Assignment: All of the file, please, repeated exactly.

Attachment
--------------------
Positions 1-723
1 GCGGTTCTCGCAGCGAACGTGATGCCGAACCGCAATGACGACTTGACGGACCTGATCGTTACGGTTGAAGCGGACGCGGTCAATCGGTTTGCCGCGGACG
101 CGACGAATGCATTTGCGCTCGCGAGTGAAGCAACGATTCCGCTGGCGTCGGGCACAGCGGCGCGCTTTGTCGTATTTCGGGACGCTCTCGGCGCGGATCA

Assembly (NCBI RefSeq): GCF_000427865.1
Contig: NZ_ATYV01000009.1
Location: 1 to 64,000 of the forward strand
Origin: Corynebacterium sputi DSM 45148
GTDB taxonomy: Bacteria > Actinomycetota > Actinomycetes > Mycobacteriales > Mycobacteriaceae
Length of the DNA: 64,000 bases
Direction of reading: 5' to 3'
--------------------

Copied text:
Positions 1-723
1 GCGGTTCTCGCAGCGAACGTGATGCCGAACCGCAATGACGACTTGACGGACCTGATCGTTACGGTTGAAGCGGACGCGGTCAATCGGTTTGCCGCGGACG
101 CGACGAATGCATTTGCGCTCGCGAGTGAAGCAACGATTCCGCTGGCGTCGGGCACAGCGGCGCGCTTTGTCGTATTTCGGGACGCTCTCGGCGCGGATCA

Assembly (NCBI RefSeq): GCF_000427865.1
Contig: NZ_ATYV01000009.1
Location: 1 to 64,000 of the forward strand
Origin: Corynebacterium sputi DSM 45148
GTDB taxonomy: Bacteria > Actinomycetota > Actinomycetes > Mycobacteriales > Mycobacteriaceae
Length of the DNA: 64,000 bases
Direction of reading: 5' to 3'